“One of the problems of being a film reporter in Tamil Nadu is,” said an entertainment correspondent in Chennai, “You have to be prepared to analyse top level politics, too.”

It is not a flippant or facetious statement, but a factual one.

Right from the early days of Dravidian movement, which saw cinema as a handy vehicle to take its messages to the masses, Kollywood and Tamil Nadu politics have been cousins.

Till Edappadi Palaniswami (and O Panneerselvam) came into the picture, the chief ministers of the state in the last 5 decades have been film personalities.

And now we have, Rajnikanth, the undisputed superstar, who has promised that he will launch a political party at the time of the state elections (slated for 2021). There is also Kamal Haasan who has already floated his outfit and contested the general elections. Even the fledgling Naam Tamilar party, which is believed to hold some appeal to sections of Tamil youth, is headed by Seeman, a former director, actor and producer.

Amidst all this, the talk in Tamil Nadu is whether actor Vijay, who is among the top stars of the industry, will take the political plunge. Adding fuel to these rumours have been his consistent contentious statements at his film’s audio launch.

At his previous movie Sarkar’s audio launch, Vijay, to a leading question on what he would do if he became the chief minister, replied “If I become the chief minister, then I won’t just act like one, but will do my job with sincerity.” 

It was widely seen as a jibe at the AIADMK leaders, especially chief minister Edappadi Palaniswami.

In his earlier movie, Mersal, Vijay had the screen name Thalapathy, which is a sobriquet that the DMK cadre used for MK Stalin. 

And now, at the audio launch of his forthcoming release, Bigil, Vijay has stirred the political waters with some provocative comments.

Taking veiled potshots at the government by suggesting that all is not well in the administration, Vijay said, “It’s only when people place the right persons for the appropriate positions, everything will be alright.”

This has again triggered a fresh round of debate in the media as to whether Vijay is getting ready to get into politics. Especially considering his huge popularity among a good cross section of the youth and middle-aged group, political ambition might not be a bad option for Vijay.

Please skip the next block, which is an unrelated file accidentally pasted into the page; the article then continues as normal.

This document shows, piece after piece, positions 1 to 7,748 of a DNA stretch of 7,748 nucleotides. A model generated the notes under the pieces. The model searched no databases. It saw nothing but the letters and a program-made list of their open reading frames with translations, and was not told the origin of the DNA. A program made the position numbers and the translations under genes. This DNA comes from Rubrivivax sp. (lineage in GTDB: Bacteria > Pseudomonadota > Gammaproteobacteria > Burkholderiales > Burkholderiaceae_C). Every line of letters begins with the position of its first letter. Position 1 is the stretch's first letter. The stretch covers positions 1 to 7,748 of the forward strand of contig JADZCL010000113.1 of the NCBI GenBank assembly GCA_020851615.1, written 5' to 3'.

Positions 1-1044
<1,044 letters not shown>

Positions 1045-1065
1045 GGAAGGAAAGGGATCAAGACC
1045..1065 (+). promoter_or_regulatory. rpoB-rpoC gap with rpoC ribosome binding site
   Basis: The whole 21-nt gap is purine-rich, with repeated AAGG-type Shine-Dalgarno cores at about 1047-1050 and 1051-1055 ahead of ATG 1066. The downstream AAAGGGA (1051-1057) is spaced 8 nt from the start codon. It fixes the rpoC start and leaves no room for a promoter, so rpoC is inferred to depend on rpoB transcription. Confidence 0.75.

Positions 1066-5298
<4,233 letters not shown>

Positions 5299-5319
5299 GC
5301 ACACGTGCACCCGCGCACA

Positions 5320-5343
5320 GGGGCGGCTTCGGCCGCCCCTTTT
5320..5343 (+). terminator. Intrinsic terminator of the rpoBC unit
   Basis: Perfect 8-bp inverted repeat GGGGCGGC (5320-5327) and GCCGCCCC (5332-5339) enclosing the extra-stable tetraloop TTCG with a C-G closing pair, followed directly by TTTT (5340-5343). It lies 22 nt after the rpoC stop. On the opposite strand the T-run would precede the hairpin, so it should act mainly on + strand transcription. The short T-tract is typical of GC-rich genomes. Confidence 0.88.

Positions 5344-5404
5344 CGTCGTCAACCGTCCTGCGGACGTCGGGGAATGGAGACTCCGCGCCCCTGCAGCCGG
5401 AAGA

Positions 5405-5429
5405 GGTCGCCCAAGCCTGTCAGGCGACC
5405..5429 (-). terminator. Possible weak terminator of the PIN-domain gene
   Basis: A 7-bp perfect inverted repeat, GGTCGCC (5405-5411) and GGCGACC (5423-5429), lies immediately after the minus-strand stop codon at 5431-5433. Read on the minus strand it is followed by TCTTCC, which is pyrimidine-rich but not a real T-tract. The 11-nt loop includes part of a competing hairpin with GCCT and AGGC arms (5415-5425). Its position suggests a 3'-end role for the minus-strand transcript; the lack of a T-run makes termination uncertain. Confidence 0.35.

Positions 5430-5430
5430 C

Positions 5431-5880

“He enjoys a huge sway among the public, as he is believed to be the leading star after Rajini in the industry. Politics, for someone in his position, would always be a tempting proposition, especially in Tamil Nadu,” said a journalist.

When his father, SA Chandrasekhar, started his career as a director in the industry, he was tilted towards the Left parties and the DMK.

Away from films, Vijay has also met leaders like Prime Minister Narendra Modi, former chief ministers Jayalalithaa, M Karunanidhi, Congress leader Rahul Gandhi from time to time, thereby adding more fuel to the rumour mills.

But there is also a section that feels that Vijay is merely (and slyly) using politics and willingly courting controversies with his leading comments to bring publicity to his films.

“See there is a pattern to his utterances. He speaks something at his film’s audio launch that is immediately deemed controversial by the usual sections of the media. There is a frenzy of activity and the film gets talked about. But curiously, Vijay goes silent. He remains inaccessible. And he turns up in public glare only at the time of his next release,” said the journalist.

He added: “Vijay has understood that political controversies are needed to get the masses to talk of the film. It is a trend that Kollywood has woken up to recently. That is why most movies these days carry ‘political messages’ even if they don’t fit the film’s script. And the actors too give out controversial statements in public. It is all for publicity.”

Indeed, it’s a fact that political content in Tamil movies has gone up in recent times. Adverse reaction from political parties also help films. Vijay’s Mersal gained good traction because of protests staged by the state BJP. A few years ago, Vijay’s Thalaiva benefited out of Jayalalithaa’s attempt to target the film. Without these responses, Mersal and Thalaiva would have bombed spectacularly, feel many Kollywood insiders. Actor Suriya tried to needle the BJP recently hoping that it would help his newest release Kaappaan. But the party did not fall for the bait, and the film, by the looks of it, seems to be sinking.

“Vijay is smartly using politics to bolster his film career, and wouldn’t jump from films to politics,” said the journo.

But he trenchantly added, “Films and politics, do they have a difference in Tamil Nadu? One doesn’t know where one stops and where the other begins.”